Saint Joseph the Worker, Our Mother’s husband, and foster-father to Our Lord and Savior, Jesus. This second feast day of Saint Joseph was instituted in 1955 by Pope Pius XII. Celebrated on May 1—a day in which labor and those who labor are celebrated in many countries across the world—the feast of Saint Joseph the Worker reminds us of why in the Gospels of our Lord, Jesus was referred to as “the son of the carpenter.” We are reminded, much as we were on the feast of Saint Zita, that honest work, no matter how seemingly trivial, unimportant, unglamorous, or menial, can be sanctified. That is, hard work is the Lord’s work. Hard work is holy. Through work we can sanctify ourselves and others, making each of us participants in the work of redemption!
“The spirit flows to you and to all men from the heart of the God-man, Savior of the world. But certainly, no worker was ever more completely and profoundly penetrated by it than the foster father of Jesus, who lived with Him in closest intimacy and community of family life and work. Thus, if you wish to be close to Christ, we again today repeat, ‘Go to Joseph.’”
“Saint Joseph was a just man, a tireless worker, the upright guardian of those entrusted to his care. May he always guard, protect and enlighten families.”
Blessed Josemaria Escriva declared, “St. Joseph was an ordinary sort of man on whom God relied to do great things. He did exactly what the Lord wanted him to do, in each and every event that went to make up his life.”
"May this day be an opportunity for deeper reflection on the meaning of work and its proper place in family life. I entrust those of you present here, and all workers, to the protection of St. Joseph."
The feast of Saint Joseph is celebrated on March 19. Visit here for more on the life of the holy foster-father of Jesus.
God, our Father,
Creator and ruler of the universe,
in every age You call man
to develop and use his gifts for the good of others.
With Saint Joseph as our example and guide,
help us to do the work you have asked
and come to the rewards you have promised.
We ask this through our Lord Jesus Christ, Your Son,
who lives and reigns with You and the Holy Spirit,
one God, for ever and ever. Amen.
Prayer to Saint Joseph the Worker (Written by Pope Saint Pius IX)
Glorious St. Joseph, model of all who are devoted to labor, obtain for me the grace to work in the spirit of penance in expiation of my many sins; to work conscientiously by placing love of duty above my inclinations; to gratefully and joyously deem it an honor to employ and to develop by labor the gifts I have received from God, to work methodically, peacefully, and in moderation and patience, without ever shrinking from it through weariness or difficulty to work; above all, with purity of intention and unselfishness, having unceasingly before my eyes death and the account I have to render of time lost, talents unused, good not done, and vain complacency in success, so baneful to the work of God. All for Jesus, all for Mary, all to imitate thee, O patriarch St. Joseph! This shall be my motto for life and eternity. Amen.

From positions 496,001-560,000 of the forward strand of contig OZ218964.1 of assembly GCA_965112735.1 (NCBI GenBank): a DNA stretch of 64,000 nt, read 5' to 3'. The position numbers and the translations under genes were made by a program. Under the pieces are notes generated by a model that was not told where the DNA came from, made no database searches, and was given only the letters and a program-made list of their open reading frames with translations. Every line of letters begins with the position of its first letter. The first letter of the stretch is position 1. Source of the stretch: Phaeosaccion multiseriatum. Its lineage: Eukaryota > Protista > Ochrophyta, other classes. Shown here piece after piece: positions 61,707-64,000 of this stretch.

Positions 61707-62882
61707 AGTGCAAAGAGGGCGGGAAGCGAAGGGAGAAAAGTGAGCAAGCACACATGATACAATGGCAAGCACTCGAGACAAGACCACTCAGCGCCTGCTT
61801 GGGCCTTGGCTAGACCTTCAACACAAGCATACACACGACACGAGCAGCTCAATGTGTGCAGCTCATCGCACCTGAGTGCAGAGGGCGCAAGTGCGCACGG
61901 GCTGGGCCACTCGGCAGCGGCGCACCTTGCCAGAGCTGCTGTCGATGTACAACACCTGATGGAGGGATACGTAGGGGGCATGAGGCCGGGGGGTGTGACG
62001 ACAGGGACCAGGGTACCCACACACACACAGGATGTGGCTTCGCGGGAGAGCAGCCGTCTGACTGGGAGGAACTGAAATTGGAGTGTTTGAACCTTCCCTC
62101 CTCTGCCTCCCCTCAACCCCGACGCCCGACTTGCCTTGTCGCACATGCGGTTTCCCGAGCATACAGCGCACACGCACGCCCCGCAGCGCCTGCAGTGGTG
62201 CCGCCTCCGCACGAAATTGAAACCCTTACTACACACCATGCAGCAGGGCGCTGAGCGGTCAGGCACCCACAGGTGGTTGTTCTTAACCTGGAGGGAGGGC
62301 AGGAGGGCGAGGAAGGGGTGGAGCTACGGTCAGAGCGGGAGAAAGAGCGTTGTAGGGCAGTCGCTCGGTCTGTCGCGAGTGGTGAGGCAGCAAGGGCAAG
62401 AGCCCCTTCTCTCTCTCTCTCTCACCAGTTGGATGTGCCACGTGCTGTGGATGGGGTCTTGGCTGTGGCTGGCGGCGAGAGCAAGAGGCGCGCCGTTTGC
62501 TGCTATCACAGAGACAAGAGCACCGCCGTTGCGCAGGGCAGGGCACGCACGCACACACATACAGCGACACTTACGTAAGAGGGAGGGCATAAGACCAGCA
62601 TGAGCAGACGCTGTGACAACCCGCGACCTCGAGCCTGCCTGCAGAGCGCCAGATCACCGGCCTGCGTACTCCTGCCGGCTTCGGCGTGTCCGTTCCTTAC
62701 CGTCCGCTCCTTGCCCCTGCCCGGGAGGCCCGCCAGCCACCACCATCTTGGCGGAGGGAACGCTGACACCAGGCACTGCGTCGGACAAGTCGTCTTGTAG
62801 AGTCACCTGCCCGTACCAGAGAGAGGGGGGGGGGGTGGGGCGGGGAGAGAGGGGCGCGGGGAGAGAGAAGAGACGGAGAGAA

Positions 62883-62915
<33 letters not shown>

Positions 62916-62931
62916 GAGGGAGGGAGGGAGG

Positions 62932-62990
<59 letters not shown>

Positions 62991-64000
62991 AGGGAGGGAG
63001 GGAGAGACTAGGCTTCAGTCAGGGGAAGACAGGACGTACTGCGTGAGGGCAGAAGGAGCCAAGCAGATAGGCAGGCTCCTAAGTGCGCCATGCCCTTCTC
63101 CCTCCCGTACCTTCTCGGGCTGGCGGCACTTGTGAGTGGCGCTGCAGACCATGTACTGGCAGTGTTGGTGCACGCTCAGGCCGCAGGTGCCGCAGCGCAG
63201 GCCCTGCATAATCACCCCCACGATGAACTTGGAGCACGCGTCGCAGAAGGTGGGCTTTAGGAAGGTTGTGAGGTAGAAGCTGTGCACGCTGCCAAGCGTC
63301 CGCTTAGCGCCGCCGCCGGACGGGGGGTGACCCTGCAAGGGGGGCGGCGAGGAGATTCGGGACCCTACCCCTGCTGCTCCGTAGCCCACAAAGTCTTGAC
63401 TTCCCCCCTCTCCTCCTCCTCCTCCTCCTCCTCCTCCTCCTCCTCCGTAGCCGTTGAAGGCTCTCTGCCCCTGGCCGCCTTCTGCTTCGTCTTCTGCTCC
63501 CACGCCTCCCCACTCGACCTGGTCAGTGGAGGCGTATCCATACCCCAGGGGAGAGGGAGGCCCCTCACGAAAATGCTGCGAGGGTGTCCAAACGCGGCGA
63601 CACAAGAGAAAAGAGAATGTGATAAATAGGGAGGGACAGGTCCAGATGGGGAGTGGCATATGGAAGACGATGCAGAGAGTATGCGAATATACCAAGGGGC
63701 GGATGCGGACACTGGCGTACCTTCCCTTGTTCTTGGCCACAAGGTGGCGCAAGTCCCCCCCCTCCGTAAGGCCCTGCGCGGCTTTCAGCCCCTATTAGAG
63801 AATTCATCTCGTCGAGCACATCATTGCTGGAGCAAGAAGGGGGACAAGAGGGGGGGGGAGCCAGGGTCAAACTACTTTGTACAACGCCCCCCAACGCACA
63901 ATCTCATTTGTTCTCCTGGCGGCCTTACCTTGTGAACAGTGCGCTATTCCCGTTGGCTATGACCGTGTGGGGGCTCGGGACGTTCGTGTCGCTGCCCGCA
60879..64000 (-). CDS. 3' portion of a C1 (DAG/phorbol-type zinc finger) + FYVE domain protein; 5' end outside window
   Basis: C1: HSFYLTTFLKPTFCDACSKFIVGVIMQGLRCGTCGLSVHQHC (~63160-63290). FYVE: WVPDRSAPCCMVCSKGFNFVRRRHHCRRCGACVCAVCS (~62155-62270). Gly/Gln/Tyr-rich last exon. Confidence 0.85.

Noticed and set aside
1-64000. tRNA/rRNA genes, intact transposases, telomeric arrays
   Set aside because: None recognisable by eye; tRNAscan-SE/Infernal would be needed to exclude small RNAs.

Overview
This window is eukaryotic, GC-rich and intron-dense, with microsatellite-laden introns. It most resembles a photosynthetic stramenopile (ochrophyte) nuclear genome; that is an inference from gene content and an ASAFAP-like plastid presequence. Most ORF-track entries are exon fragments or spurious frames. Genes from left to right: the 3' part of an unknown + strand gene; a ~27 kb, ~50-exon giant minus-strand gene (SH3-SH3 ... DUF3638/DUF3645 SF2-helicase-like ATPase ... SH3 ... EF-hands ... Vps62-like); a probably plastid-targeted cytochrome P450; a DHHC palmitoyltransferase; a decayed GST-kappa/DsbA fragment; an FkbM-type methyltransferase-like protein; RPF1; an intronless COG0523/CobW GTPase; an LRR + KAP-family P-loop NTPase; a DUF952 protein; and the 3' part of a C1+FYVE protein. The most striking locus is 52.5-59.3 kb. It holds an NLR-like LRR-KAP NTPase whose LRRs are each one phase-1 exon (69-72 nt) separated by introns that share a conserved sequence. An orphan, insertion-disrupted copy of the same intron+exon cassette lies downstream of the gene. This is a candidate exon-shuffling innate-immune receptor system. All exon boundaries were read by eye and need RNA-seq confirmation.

Why pray the Rosary every day for a year?
Each time the Blessed Virgin has appeared-- whether it be to Saint Bernadette Soubirous at Lourdes; to Lucia, Jacinta, and Francisco at Fatima; or to Mariette Beco at Banneux-- she has asserted the importance, saving grace, and power of praying the Holy Rosary on a daily basis. Based upon her words, the Rosary is penance and conversion for sinners, a pathway to peace, an end to war, and a powerful act of faith in Jesus Christ. Pope Paul VI presented the Rosary as a powerful means to reach Christ "not merely with Mary but indeed, insofar as this is possible to us, in the same way as Mary, who is certainly the one who thought about Him more than anyone else has ever done."
To show us how this is done, perhaps no one has been more eloquent than the great Cardinal Newman, who wrote: "The great power of the Rosary consists in the fact that it translates the Creed into Prayer. Of course, the Creed is already in a certain sense a prayer and a great act of homage towards God, but the Rosary brings us to meditate again on the great truth of His life and death, and brings this truth close to our hearts. Even Christians, although they know God, usually fear rather than love Him. The strength of the Rosary lies in the particular manner in which it considers these mysteries, since all our thinking about Christ is intertwined with the thought of His Mother, in the relations between Mother and Son; the Holy Family is presented to us, the home in which God lived His infinite love."
As Mary said at Fatima, "Jesus wants to use you to make Me known and loved. He wishes to establish the devotion to My Immaculate Heart throughout the world. I promise salvation to whoever embraces it; these souls will be dear to God, like flowers put by Me to adorn his throne."